Even without corporate welfare, cities can develop economically. With the right incentives—low taxes and little red tape—private investors have decided to rebuild one part of Kansas City.
Kevin M. Murphy, Professor of Economics at the University of Chicago Booth School of Business, discusses the economics behind the rise in income inequality and what it tells us about the forces driving modern labor market outcomes.
The truth is out: special taxing districts have been receiving billions of public dollars under the taxpayers’ radar for decades.
The U.S. Supreme Court hears arguments on Wednesday in Trinity Lutheran v.
Carmen Ward’s son, Paul, has Asperger’s Syndrome. The Saint Louis public school system was unable to meet Paul’s needs and his academic progress was suffering, so Carmen turned to a charter school—KIPP Inspire Academy. It’s made all the difference.
Special thanks to:
This update on the 2017 Missouri legislative session features Senator Bob Onder and former Senator John Lamping discussing which bills have passed and which they expect to see before the end of the session.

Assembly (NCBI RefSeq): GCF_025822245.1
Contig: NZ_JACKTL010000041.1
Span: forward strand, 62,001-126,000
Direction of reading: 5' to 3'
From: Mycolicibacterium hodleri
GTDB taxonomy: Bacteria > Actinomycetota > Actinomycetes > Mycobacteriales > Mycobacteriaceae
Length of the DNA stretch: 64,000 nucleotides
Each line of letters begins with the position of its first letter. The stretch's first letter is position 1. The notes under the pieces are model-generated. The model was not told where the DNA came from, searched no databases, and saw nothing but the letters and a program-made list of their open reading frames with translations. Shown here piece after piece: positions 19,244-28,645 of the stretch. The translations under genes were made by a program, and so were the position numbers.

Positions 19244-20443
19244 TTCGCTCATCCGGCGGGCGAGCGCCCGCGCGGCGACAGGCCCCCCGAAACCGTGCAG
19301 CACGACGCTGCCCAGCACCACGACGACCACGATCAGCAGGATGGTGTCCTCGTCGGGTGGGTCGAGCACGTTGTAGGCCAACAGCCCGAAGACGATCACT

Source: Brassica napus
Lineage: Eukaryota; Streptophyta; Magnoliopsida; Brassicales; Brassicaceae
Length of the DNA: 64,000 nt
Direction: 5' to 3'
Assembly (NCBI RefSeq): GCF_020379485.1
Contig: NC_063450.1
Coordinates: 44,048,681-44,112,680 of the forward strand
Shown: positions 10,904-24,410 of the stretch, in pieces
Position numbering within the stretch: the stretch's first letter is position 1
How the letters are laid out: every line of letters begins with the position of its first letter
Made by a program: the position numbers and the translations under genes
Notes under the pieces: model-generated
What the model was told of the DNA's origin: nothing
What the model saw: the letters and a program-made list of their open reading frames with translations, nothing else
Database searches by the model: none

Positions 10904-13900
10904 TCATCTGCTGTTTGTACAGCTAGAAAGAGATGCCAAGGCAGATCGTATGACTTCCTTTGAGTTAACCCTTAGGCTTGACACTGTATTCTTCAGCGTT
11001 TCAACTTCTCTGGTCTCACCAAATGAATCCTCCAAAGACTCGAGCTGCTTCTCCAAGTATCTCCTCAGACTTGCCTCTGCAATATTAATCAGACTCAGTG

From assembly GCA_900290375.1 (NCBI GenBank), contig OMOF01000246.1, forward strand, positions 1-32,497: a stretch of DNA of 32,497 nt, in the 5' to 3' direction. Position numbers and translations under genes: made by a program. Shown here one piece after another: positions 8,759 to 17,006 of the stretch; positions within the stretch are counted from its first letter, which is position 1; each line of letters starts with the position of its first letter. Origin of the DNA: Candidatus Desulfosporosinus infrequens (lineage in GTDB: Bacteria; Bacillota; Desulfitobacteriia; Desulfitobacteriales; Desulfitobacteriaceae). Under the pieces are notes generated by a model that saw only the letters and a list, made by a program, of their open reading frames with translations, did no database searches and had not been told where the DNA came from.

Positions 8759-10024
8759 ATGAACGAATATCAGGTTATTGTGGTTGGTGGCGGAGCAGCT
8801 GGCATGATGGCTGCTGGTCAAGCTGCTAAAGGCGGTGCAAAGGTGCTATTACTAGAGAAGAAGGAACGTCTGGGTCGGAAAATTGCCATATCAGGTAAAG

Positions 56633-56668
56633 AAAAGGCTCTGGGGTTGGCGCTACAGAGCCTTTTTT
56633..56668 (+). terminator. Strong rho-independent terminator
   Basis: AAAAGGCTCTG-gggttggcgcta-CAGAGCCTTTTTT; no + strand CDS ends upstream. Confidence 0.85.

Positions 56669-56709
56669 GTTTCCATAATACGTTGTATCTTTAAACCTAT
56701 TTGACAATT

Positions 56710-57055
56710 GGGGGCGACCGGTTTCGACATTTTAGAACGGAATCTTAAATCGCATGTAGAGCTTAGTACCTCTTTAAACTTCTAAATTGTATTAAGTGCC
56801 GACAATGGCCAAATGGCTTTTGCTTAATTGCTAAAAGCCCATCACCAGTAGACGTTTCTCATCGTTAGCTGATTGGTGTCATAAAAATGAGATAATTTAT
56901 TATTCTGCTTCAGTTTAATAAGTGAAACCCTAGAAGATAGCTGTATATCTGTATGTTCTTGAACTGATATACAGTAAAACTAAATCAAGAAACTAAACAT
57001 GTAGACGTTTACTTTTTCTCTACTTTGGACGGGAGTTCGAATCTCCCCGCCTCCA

Proponents of the multi-billion dollar MetroLink expansion proposal claim the system is underdeveloped, but is the opposite actually true?
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As Kansas City voters head to the polls in April, one issue they will be voting on is whether or not the city should issue more general obligation bonds. Unfortunately, city leaders have not identified how the money raised with the new bonds will be spent.
After the unrest at Mizzou in 2015, and with enrollment plummeting, Mizzou has struggled to regain its footing. Is there a way for Mizzou to bounce back? Our new paper highlights reforms from universities around the country that may offer fresh ideas.